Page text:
Pay Attention to the Details and Avoid Conflict when Sharing Custody

If you are getting a divorce and have children, you probably have a lot of questions regarding custody. There is no greater issue that needs to be resolved during your divorce than this. Other things of significance, like dividing the home that you have shared or the balance in your savings account, cannot compare with the impact that child custody will have on your life today and in the future.

Think of it this way: Any assets or debts that you have will be divided, and then you can simply move on. You might move on with a little less money in your bank account or with more debts than you wanted, but at the end of the day, you’re not really that much worse off.

It’s not so simple with child custody, however.

 

Custody Agreements Last for Years

You will be living with your custody arrangement potentially until your child turns eighteen. If you and your soon-to-be ex are not getting along, this can create a lot of stress in your daily life.

Even if you’re getting along now, you have to assume that at some point, you and your ex will not be on the same page, you will not be getting along, and yet you will still be sharing custody. If you plan for the worst-case scenario, you can prevent stress later regardless of what happens.

With that in mind, your parenting plan needs to be both detailed and specific. A routine can be established that is free from ambiguity, and if a dispute were to ever occur, the parenting plan would be easy to reference.

 

Tips for Avoiding Future Conflicts when Sharing Custody

Use these suggestions when developing your custody schedule to ensure that you avoid future disputes:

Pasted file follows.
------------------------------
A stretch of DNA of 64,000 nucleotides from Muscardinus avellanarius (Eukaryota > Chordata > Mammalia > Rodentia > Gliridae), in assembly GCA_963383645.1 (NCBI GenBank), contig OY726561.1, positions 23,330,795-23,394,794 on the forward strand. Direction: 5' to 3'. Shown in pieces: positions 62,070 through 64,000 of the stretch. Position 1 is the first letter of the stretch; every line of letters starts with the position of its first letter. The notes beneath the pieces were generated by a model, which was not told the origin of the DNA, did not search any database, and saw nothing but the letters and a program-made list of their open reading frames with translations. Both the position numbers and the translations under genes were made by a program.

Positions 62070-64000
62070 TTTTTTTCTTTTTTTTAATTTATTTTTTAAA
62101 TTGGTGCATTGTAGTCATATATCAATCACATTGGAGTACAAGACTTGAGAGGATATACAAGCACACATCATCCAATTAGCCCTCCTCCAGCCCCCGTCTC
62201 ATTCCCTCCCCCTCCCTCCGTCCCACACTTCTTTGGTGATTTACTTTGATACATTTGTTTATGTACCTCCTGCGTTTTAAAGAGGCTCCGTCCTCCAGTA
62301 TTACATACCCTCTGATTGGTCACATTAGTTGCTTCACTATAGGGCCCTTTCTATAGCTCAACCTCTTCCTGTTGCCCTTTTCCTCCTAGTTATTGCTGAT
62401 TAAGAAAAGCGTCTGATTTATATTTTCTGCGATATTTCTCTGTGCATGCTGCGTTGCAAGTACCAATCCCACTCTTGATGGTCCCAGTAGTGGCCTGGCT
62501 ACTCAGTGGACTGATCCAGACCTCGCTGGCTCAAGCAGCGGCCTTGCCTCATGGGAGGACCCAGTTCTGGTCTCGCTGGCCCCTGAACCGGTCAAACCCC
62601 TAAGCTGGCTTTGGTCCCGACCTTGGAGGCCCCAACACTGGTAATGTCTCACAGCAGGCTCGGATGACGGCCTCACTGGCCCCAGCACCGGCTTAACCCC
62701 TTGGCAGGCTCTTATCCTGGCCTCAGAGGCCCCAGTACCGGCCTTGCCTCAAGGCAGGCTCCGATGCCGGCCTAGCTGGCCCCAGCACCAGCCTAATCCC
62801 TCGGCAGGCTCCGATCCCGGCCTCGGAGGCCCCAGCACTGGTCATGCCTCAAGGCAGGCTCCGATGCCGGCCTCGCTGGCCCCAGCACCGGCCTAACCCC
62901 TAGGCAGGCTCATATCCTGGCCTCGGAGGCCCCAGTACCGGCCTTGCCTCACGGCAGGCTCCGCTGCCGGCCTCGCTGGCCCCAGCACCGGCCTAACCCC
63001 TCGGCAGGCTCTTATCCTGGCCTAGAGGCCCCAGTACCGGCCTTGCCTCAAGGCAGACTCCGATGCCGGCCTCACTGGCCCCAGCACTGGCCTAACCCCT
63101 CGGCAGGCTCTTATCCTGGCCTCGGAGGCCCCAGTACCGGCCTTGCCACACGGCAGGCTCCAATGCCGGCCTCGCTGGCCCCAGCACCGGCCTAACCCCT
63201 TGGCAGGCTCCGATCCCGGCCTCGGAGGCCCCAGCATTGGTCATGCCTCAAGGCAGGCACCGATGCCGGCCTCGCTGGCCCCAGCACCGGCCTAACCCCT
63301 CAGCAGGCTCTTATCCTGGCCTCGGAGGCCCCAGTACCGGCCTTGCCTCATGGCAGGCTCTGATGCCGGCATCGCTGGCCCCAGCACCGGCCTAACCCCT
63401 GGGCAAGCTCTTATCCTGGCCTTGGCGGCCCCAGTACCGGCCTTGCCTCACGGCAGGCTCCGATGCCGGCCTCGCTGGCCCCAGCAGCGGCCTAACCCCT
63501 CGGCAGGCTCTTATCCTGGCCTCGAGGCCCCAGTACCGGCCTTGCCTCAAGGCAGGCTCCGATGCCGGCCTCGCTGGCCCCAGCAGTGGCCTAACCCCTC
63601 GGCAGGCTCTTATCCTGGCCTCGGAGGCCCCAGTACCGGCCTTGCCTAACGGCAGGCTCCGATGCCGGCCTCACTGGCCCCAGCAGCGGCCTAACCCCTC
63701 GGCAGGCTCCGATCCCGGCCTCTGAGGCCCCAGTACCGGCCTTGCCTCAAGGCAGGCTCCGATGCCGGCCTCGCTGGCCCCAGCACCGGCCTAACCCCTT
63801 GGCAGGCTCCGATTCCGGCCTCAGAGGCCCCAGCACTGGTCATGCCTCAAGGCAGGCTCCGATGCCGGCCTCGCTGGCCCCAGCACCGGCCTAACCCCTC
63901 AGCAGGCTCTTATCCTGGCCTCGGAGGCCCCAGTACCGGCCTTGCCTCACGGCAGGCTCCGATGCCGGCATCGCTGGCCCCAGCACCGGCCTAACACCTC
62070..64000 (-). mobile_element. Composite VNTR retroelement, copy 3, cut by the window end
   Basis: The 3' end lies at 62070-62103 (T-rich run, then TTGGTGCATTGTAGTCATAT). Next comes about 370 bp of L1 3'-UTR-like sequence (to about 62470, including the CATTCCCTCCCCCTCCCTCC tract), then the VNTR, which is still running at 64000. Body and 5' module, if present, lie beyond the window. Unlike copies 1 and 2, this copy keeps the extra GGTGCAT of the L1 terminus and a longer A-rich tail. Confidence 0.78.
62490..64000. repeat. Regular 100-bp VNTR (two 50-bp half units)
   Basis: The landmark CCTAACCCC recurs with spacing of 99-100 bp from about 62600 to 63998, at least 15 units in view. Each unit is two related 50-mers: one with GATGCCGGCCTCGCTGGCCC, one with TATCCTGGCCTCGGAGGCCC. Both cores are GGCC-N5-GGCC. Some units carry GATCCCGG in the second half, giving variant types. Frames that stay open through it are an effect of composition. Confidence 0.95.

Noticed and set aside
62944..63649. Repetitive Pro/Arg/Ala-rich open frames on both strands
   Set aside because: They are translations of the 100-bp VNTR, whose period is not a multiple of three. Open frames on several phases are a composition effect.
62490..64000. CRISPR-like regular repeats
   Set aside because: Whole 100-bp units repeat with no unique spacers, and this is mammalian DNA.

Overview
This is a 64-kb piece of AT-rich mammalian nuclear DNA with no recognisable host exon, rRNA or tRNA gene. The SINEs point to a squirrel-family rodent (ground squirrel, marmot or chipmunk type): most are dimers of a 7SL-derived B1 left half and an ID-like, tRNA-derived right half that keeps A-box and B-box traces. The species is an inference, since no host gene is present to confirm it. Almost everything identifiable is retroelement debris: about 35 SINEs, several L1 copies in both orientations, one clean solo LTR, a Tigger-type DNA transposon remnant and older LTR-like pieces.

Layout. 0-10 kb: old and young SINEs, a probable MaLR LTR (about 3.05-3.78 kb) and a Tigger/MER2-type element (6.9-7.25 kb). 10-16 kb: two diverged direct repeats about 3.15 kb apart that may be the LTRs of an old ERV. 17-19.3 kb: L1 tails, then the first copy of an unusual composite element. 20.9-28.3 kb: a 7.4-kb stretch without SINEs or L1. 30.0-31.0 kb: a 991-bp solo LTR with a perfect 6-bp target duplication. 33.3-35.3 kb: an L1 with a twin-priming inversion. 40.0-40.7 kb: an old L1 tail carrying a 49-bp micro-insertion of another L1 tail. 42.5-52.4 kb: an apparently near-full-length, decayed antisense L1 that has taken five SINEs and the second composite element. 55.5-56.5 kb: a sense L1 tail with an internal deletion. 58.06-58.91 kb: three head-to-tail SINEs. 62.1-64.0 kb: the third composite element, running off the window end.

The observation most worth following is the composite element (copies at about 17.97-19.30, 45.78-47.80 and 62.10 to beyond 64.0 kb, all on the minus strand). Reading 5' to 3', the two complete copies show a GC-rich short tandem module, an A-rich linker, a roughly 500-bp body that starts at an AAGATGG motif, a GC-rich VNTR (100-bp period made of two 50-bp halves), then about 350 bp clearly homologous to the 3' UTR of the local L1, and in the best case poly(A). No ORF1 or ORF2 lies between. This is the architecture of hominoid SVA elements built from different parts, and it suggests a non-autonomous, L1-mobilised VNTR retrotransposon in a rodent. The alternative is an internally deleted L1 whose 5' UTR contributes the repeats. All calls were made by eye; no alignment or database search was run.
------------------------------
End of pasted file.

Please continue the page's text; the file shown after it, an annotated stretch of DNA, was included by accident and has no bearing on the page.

• Set a Schedule – Instead of saying that you share custody, you need to establish the exact days that your children are with each parent and then stick with that schedule. Whether that means they stay with one parent Monday through Thursday and every other weekend or you have a week on/week off schedule, it needs to be set and in writing.
  • Create a Contingency Plan – You and your ex are both likely to be working and establishing new social lives. That means that your custody arrangement may not always work. What if one of you has to leave town? Who watches the kids and how does that change the schedule? In a situation like this, you can avoid conflict by offering each other the opportunity to be with the kids and by keeping the schedule intact going forward rather than trying to move days around to make up for it.
  • Exchange Your Children at a Neutral Location – You can make life far easier by agreeing to exchange the children at a designated place and time. Something like “Main Street Starbucks at 6:00 pm on Friday” is far better than saying you will exchange the kids “sometime on Friday.” One is specific and the other is not.

The more specific and detailed your parenting plan is, the more successful you will be at transitioning from married with kids to divorced with kids.

 

Schedule a Consultation

To get help with creating a specific custody plan, call the Law Office of Laurence J. Brock and schedule a consultation. You can do so by calling 909-466-7661 or submitting the form at the bottom of this page.

We encourage you to share this blog so that any of your friends who are divorcing can plan for the future.

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